No single event in T. W.A.’s history could have epitomised its decline and fall from the heights of the world airline hierarchy than its departure from London’s Heathrow Airport, the busiest international airport in the world, the biggest gateway to Europe, the jewel in every trans-Atlantic airline’s crown.
On 1 July 1991, the last T. W.A. flight, a Boeing 747, took off, accompanied by a multiple fire-truck hose salute. As the aircraft was permitted a sentimental fly-by, the Heathrow tower called “it was nice knowing you.” T. W.A. transferred its London terminus to Gatwick. The effect was a reprieve from imminent bankruptcy, but this was a case of merely putting off the evil day.
The acquisition of Pan Ant Express on 4 December 1991 (see page 101) was a momentary diversion from far more serious considerations for T. W.A. On 31 January 1992, the airline filed for Chapter 11 bankruptcy. Carl Icahn called it “pre-planned,” a euphemism that can be compared with second-hand cars being called “pre-owned.” T. W.A. was in a bad way. Its total debt of $1.7 billion was more than its net worth. By the summer it was losing $2 million a day. Opening a New York-Moscow service on 17 March did not exactly reverse the balance sheet.
For the employees, the month of August was Make or Break. On 14 August, the flight attendants agreed to take pay cuts; on 24 August (at 5 a. m.) the Machinists’ Union followed suit. On 26 August, the pilots agreed, with the condition that Icahn would lend the airline $200 million and forgive $170 million owed. In exchange for the collective concessions, amounting to about 15% in value, all workers had 45% of the equity of a reorganized T. W.A.
On 15 November 1992, Carl Icahn agreed to the terms, and in a key decision, on 6 December, the Pension Benefit Guarantee Corporation, the largest creditor, agreed also. Missouri Senator Jack Danforth described the events thus: “I don’t believe in my lifetime that I have seen people who believe so strongly in their company.” The confirmation and justification for all their sacrifices came on 8 January 1993, when Carl Icahn relinquished all control, interest, and direction of T. W.A. Ten months later, on 3 November, T. W.A. emerged from bankruptcy.
This was a triumph for unqualified loyalty and dedication. It was in striking contrast with what happened at Eastern Air Lines in Miami in 1990. When Eastern’s union leaders learned that Frank Lorenzo had finally said “enough is enough,” and closed down the airline, they celebrated with champagne and shouts of “we’ve won.” And 30,000 employees lost their jobs and their living. In T. W.A.’s case, the employees remained loyal, made a deal, and kept their jobs. They made a major contribution towards the survival of one of the world’s great airlines. They really did win.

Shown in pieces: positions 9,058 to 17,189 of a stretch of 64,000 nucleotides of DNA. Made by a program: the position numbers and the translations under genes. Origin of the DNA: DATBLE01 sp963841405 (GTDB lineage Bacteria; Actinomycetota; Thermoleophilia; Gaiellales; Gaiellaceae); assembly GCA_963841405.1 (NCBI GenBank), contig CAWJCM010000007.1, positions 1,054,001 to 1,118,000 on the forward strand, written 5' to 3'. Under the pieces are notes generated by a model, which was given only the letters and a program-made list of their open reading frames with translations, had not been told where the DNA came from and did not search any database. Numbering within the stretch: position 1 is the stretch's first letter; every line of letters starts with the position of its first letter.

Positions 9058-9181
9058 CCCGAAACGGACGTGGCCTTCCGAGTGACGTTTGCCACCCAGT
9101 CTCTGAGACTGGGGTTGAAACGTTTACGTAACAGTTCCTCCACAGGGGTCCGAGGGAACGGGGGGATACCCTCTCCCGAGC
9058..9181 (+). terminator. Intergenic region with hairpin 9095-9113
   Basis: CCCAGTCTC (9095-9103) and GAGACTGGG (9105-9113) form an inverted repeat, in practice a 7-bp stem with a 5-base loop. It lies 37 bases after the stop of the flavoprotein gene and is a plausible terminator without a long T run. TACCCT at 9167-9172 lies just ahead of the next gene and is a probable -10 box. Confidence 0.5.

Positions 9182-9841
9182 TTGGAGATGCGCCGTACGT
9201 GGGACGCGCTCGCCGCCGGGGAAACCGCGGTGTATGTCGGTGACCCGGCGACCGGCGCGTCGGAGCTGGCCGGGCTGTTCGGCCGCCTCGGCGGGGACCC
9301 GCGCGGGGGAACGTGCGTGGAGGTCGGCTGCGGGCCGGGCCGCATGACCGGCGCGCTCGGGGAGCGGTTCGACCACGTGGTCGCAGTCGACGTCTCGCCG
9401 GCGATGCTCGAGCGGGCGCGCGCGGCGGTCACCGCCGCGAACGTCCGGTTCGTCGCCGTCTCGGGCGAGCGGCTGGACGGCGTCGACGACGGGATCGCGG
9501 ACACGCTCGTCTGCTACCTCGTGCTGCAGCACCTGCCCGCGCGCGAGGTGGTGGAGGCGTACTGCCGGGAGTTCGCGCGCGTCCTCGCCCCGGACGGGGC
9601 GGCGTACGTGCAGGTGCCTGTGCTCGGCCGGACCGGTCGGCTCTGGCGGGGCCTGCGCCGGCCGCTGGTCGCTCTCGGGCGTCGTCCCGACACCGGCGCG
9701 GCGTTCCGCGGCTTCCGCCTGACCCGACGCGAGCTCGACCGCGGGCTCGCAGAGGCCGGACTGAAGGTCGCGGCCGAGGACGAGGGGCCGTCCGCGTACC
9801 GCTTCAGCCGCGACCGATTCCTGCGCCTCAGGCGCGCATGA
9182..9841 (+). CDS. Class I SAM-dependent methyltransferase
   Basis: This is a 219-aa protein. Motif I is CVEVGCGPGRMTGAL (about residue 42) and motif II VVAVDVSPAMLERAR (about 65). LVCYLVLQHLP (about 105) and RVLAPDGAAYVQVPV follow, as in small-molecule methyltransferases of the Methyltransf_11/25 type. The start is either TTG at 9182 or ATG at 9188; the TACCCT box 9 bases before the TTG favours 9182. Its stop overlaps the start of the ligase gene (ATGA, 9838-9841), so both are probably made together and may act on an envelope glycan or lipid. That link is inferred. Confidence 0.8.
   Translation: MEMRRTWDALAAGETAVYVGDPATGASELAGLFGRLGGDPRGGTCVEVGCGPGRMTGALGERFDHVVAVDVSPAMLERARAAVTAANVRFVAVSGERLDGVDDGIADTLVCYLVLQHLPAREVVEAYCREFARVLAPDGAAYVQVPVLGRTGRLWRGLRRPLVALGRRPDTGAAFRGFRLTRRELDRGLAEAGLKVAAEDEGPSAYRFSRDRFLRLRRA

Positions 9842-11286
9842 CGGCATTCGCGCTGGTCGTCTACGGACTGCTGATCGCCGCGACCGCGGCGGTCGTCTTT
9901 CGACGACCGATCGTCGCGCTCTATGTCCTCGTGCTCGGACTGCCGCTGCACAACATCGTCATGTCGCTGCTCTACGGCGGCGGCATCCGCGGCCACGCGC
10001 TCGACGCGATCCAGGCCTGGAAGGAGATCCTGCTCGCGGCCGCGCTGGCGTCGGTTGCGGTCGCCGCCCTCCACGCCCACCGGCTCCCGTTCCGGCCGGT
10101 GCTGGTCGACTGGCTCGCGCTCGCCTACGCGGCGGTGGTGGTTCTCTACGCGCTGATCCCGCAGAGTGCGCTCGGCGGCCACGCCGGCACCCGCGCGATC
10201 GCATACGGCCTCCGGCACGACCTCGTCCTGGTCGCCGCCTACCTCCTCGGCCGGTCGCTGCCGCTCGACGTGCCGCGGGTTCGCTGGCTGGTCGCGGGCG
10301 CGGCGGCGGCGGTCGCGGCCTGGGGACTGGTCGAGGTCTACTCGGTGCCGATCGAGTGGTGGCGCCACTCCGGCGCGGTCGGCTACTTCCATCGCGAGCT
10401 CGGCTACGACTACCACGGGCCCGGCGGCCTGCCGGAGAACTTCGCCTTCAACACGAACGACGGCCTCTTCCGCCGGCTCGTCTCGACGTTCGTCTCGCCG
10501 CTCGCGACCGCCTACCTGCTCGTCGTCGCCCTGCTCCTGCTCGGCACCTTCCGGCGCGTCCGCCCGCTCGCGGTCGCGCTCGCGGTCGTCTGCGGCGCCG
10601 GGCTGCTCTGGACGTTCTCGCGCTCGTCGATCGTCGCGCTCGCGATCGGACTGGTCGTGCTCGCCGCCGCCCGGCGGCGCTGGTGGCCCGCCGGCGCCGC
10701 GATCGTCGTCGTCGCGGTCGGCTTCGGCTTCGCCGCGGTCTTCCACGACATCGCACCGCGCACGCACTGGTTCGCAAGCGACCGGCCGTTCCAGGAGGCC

BOEIMIS 757 FLEET LIST
All aircraft listed are Boeing 757-231s, except the leased
aircraft (lessors indicated), which are 757-2Q8s
Boeing Takes Another Gamble
When Boeing announced the Boeing 757, almost simultaneously announcing the 767, many airline observers thought that the Seattle manufacturer, already noted for its readiness to take chances (albeit successfully) had this time gone too far. The two aircraft appeared to be aimed at markets which, if not identical, seemed to overlap. Yet there was a method in their apparent madness. When the announcements were made, in the late 1970s, the airline industry was booming, world-wide. Airlines were being selective, with many choices available, and there was an advantage in having a range of types that could meet every particular need.
The 767 was a completely new design, but the 757, originally to be a refined 727-300, was built on the same fuselage jigs as on those of previous Boeing winners, from the first 707, then the 727, and the 737. Certainly the wings and empennage
were new; but there were economies in the construction, and that permitted Boeing to sell at a very competitive price. Most important, the 757 and 767 had almost identical cockpits, which allowed a common pilot rating.
Perhaps the best application of this airliner to T. W.A.’s network was on 10 September 2000, when it opened nonstop service from Los Angeles to Washington’s downtown airport, Reagan National (formerly National). Wide-bodied aircraft (such as the Boeing 767 or the Airbuses) are not allowed there. But the airport is only ten minutes on the local subway from the business district and political quarters of the nation’s capital, a huge advantage over service to Dulles International, which is at least an hour’s taxi ride from the center, and where public transport is usually conspicuous by its absence. With its narrow-bodied 757, T. W.A. has effectively cut an hour off the Los Angeles-Washington journey.